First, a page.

I Know Nobody Here is ____

“So kids, we’re going to discuss ____, and I know none of you have experienced this but…” I have had so many teachers and fellow students who have made assumptions about the make up of their classes. In classes that were supposed to encourage discussion, the majority just sort of assumed that the minority wasn’t there. This kind of assumption is dangerous and shows the issue with progress in our country.

In one of my classes in high school, we were having a discussion about transgender people and their rights and experiences (here is a link to another student’s post about being inclusive with regards to transgender students and I highly recommend reading it). Now, people who are transgender comprise only 0.3% of the US population according to this survey (although due to stigma, danger, and just a plain lack of awareness this number could be pretty inaccurate). That may seem small, however it amounts to almost one million people (956,700 to be exact). My school had probably around 3,000 people, meaning that it should have around 9 people who are transgender. I knew of at least 3 transgender students during my senior year and over the summer 2 more came out. One of the students who had came out during high school and the 2 that came out over the summer were close friends of mine and were in many of my classes the last 2 years of high school.

So, back to the discussion of transgender people in my class. The teacher assumed that there were no transgender students in her classroom. She started out the class with “Now, I know you guys probably don’t know much about transgender people, but…” That is an incredibly small comment but it had a huge impact on my trans friend. He, to this day, will mention that class and that discussion. The teacher, in trying to have a meaningful conversation about what it means to be trans, effectively silence the one voice who was equipped to talk about that.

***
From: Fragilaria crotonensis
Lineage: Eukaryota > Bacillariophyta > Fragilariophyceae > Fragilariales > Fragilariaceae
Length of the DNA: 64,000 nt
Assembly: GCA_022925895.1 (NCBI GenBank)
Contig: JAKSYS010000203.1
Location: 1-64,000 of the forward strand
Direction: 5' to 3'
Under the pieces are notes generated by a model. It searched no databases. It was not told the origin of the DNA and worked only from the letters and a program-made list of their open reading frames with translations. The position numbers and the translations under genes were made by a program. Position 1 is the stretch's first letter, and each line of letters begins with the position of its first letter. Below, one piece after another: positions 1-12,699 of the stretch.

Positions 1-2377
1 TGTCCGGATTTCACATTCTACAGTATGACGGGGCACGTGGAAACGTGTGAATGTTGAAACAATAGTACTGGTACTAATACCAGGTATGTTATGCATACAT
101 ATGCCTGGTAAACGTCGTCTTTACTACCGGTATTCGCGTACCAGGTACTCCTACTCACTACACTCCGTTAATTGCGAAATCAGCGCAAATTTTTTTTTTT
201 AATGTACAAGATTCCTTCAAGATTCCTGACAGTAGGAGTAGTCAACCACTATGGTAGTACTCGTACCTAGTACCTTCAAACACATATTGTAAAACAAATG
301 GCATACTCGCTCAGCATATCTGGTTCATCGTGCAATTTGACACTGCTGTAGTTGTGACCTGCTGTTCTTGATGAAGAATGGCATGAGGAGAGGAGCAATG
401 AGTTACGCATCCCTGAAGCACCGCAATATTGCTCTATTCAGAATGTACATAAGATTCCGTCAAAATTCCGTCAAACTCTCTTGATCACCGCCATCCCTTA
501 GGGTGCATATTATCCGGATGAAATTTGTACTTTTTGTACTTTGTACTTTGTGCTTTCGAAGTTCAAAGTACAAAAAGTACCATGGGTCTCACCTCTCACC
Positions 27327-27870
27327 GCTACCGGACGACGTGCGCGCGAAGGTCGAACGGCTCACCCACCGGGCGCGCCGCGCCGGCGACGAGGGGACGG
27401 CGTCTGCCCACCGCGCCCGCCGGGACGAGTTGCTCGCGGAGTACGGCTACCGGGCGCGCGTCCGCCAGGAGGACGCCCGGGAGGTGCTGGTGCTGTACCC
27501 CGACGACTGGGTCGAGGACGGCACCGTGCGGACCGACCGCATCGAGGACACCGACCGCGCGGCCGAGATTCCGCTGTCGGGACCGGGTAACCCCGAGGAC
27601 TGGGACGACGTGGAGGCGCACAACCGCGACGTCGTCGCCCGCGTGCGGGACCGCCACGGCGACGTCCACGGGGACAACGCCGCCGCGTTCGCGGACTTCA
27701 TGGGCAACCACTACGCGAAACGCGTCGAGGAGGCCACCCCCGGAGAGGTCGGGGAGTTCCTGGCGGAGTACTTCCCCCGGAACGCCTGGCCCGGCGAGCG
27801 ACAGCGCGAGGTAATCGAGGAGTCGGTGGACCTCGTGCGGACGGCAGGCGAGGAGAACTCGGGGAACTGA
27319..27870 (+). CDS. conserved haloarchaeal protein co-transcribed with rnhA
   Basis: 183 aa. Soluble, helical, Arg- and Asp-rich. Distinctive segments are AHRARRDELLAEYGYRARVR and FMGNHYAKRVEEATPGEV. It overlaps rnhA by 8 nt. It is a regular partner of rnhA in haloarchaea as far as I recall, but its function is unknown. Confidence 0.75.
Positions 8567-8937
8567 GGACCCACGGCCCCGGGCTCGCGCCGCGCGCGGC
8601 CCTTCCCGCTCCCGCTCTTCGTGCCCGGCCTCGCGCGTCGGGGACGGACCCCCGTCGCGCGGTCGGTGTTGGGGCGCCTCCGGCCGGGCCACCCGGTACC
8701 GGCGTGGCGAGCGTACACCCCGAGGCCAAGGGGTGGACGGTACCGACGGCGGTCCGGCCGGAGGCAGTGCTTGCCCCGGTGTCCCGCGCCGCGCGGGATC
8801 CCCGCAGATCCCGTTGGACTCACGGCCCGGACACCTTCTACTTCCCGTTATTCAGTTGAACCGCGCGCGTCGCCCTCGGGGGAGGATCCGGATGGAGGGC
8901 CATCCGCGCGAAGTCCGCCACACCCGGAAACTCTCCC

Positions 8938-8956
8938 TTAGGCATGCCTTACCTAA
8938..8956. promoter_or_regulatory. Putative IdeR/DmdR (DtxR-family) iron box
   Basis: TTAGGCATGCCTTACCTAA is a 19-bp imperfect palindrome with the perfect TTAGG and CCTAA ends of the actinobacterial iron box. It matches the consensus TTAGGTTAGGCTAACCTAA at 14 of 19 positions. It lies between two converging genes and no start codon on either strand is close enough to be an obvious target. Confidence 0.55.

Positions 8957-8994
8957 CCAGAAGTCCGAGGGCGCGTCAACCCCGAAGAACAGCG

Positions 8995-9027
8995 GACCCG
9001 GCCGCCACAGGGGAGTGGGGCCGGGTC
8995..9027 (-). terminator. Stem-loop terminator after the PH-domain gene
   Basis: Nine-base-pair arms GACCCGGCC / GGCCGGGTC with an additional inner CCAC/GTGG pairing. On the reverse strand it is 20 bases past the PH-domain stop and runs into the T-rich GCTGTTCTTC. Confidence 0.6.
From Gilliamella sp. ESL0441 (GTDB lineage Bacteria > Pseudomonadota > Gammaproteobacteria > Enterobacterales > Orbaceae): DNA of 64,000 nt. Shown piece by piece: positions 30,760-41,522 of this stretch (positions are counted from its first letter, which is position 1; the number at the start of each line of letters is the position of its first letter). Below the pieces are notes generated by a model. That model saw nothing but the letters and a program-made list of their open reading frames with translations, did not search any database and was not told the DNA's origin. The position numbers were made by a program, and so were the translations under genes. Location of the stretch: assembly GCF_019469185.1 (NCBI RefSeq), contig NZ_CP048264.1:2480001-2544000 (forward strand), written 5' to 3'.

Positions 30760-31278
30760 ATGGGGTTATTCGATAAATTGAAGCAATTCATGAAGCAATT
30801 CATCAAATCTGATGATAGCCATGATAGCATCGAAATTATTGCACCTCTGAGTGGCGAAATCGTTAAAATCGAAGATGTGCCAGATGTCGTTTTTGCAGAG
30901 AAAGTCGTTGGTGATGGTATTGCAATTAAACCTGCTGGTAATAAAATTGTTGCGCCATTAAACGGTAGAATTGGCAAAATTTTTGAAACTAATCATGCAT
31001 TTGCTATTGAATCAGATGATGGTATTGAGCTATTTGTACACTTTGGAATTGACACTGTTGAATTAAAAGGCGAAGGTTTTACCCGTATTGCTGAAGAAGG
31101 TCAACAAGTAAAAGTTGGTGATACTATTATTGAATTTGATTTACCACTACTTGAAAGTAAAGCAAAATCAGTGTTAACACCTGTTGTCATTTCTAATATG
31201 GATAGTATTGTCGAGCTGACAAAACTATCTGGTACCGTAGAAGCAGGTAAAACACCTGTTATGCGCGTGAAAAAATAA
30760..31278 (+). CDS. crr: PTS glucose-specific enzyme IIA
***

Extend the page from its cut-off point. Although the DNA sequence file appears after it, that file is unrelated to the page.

In addition, the issue of teacher makeup not reflecting students comes into play here. See, that friend of mine who knew they were trans in high school is also asexual. And, during a previous discussion while introducing students to the meaning of different labels in the LGBTQ* community, defined asexual in a way that wasn’t completely accurate (at this point I’m going to add a disclaimer because I don’t 100% understand the nuances involving the asexual identity and do not pretend to have any authority on it). So my friend politely corrected the teacher by saying that she was mistaken and that wasn’t completely the way it worked. This student wasn’t out to most people, however he was pretty outspoken about his status as president of the GSA and was knowledgeable about the LGBTQ* community.

Not only did that teacher refuse to concede that there were debates within the community about the label, she flat out refused that she could be wrong in any capacity. This solidified her as someone who my friend couldn’t feel comfortable having real conversations about his identities. This was a huge loss to that class, that really could have benefitted from an actual perspective of someone within the LGBTQ* community to create contrast with the overwhelming voice of the majority.

It isn’t necessarily ridiculous to assume that a class full of 28 students would not include anyone who identifies as trans or ace, but in this case that assumption was harmful. These same assumptions are made of students who suffer mental illnesses also. I’ve heard these more commonly used by both teachers and students in conversations where they make it pretty clear that they don’t realize that someone could actually experience a mental illness without telling everyone about it.